Sunday, May 30, 2010

Red No

K. and I headed to Melrose last night to check out Red O, a new restaurant consulted by Rick Bayless.  Rick Bayless designed the menu and helped train the chefs, but has no ongoing relationship with the restaurant (despite his name being prominently displayed on the sign).  I was very excited to try his food; I really enjoyed his work on Top Chef Masters last year, which he won, plus he just seems like a nice guy.  The restaurant has only been open to the public since Wednesday, so less than a week, so I should caveat my review with that fact.  I would only expect the restaurant to improve in terms of food and service over the next few weeks.

First off, the space is quite lovely.  The restaurant is nice and airy with very high ceilings and drapes and modern decor.  We started out by ordering the Mojito Mexicano made with tequila and the Market Margarita, made with cucumber and honeydew.  It took quite awhile for our drinks to arrive and honestly, they weren't great.  The flavors just weren't very bold; it was rather watery and uninteresting.  This is probably sacrilege, but I enjoyed my pink Taco margarita that I had earlier in the afternoon more.  Needless to say, we did not order any more cocktails and switched to wine; I had a glass of the Trapiche Malbec, which was fine, and also took forever to arrive.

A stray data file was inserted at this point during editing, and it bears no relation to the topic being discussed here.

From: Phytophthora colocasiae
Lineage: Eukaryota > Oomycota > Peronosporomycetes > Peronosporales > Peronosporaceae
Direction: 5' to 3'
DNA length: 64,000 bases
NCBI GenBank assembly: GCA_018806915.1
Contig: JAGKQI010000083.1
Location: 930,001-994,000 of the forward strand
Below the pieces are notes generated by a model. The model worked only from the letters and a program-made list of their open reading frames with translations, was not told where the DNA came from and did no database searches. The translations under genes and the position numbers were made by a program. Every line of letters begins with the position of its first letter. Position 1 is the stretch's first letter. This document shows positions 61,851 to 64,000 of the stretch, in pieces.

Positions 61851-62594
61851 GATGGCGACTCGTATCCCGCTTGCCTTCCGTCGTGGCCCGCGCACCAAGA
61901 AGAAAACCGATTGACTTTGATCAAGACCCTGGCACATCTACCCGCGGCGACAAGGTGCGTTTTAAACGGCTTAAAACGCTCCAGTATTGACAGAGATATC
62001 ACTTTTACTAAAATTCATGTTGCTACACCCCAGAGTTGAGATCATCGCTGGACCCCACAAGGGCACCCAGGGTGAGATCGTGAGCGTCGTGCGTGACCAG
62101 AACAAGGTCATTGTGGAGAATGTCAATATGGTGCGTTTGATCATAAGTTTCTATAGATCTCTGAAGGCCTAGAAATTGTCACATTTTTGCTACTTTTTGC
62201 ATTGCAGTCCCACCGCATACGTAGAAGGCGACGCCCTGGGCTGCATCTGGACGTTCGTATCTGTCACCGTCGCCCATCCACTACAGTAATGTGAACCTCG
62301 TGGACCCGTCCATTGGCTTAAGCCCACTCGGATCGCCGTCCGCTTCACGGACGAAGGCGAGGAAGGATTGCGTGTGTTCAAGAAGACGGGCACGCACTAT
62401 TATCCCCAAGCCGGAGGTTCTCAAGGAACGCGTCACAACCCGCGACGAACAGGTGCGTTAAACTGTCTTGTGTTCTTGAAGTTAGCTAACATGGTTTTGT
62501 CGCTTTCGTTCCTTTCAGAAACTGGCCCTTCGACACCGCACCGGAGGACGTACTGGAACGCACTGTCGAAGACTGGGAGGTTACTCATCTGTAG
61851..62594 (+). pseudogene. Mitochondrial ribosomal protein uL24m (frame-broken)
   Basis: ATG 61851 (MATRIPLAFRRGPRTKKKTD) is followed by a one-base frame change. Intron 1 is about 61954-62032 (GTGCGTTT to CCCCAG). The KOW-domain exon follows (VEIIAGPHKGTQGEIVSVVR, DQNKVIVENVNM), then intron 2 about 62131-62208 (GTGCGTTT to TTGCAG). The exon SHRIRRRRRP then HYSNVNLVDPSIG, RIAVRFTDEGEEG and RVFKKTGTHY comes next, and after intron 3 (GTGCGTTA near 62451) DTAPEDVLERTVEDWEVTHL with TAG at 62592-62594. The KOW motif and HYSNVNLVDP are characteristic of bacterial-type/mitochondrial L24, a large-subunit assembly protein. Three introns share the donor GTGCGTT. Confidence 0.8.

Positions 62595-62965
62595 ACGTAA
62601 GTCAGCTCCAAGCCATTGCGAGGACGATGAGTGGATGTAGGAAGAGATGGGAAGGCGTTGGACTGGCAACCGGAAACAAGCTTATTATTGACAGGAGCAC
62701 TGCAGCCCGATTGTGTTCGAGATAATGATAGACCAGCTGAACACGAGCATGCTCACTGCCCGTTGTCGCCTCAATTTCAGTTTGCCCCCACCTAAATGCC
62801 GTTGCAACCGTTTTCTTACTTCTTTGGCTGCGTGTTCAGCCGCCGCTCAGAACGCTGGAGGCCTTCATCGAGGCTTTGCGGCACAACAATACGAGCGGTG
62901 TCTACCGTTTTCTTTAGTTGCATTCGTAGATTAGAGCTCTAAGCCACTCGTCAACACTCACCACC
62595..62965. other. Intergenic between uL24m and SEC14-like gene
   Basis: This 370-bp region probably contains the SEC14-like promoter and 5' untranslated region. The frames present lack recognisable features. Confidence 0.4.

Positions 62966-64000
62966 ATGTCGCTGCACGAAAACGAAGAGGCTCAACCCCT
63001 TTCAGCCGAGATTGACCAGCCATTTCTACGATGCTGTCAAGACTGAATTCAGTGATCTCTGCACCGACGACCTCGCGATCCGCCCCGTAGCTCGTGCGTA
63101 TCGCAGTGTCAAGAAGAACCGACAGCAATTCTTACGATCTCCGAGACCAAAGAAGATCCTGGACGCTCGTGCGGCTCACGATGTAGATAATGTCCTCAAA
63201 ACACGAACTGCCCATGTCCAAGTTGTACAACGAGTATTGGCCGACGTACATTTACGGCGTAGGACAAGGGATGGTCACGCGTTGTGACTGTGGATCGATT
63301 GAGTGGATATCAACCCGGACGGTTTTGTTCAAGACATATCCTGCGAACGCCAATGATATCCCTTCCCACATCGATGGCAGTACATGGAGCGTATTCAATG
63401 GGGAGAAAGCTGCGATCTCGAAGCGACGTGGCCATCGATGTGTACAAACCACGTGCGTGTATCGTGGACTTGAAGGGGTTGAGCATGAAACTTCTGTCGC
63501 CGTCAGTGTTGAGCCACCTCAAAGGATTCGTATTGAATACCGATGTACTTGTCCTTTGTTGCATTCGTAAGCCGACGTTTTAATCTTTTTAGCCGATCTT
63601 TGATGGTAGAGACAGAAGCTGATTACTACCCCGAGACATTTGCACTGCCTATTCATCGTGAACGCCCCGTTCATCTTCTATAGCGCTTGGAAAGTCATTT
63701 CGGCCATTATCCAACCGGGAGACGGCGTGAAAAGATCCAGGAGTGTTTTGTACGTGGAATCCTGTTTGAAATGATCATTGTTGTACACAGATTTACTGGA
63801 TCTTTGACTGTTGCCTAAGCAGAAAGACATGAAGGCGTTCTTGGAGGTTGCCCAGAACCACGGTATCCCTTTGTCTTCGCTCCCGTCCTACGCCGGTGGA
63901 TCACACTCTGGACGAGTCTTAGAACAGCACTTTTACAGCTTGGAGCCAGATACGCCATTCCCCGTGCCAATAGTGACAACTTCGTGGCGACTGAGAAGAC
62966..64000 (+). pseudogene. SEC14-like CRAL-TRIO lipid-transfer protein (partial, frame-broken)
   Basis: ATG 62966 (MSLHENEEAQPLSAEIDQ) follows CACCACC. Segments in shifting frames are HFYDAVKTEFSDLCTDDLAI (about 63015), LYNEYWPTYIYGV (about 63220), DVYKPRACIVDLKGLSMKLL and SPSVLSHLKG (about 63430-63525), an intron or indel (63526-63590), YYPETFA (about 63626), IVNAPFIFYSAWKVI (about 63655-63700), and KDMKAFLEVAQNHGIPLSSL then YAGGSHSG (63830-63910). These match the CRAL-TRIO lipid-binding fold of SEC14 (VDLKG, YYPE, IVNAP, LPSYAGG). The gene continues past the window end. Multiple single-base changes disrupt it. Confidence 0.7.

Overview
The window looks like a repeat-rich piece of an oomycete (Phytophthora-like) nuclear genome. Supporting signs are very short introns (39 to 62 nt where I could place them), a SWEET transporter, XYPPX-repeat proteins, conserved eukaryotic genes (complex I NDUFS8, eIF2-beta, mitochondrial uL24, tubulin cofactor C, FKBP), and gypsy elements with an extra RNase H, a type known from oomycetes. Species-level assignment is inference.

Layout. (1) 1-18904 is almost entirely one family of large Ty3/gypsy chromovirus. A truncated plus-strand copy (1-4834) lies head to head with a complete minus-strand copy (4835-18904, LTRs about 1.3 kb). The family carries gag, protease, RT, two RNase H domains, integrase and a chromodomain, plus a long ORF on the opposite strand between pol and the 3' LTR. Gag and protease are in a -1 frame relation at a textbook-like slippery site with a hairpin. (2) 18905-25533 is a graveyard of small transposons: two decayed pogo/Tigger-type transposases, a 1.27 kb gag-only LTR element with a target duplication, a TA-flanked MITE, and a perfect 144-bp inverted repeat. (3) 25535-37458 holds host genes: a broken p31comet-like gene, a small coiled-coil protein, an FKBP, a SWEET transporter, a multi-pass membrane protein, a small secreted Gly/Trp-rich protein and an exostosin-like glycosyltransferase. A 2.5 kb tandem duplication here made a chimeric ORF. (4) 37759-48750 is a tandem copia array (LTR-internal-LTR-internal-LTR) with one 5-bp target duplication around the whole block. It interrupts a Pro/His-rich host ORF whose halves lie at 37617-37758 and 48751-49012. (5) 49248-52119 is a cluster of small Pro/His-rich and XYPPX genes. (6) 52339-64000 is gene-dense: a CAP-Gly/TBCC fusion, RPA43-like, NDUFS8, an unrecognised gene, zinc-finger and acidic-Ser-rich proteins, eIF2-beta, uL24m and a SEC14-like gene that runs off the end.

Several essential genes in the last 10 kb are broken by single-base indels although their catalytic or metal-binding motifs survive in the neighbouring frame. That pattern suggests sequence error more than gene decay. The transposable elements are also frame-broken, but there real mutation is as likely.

For starters, we ordered the Gleason Ranch Pork Belly sopes, served in cute little corn masa cups, the chicken tamale with yellow mole, and the woodland mushrooms queso fundido.  The pork belly was a nice little bite, I particularly enjoyed the sauce that it came on.  I really liked the woodland mushrooms queso fundido because you can't really go wrong with melted cheese and nice smoky mushrooms.  It was served with corn tortillas which were great: very thin and light and complemented the cheese and mushrooms well.  The chicken tamale was ok; the mole was quite mild.  The dish definitely needed the pickled onions that came on top for real flavor.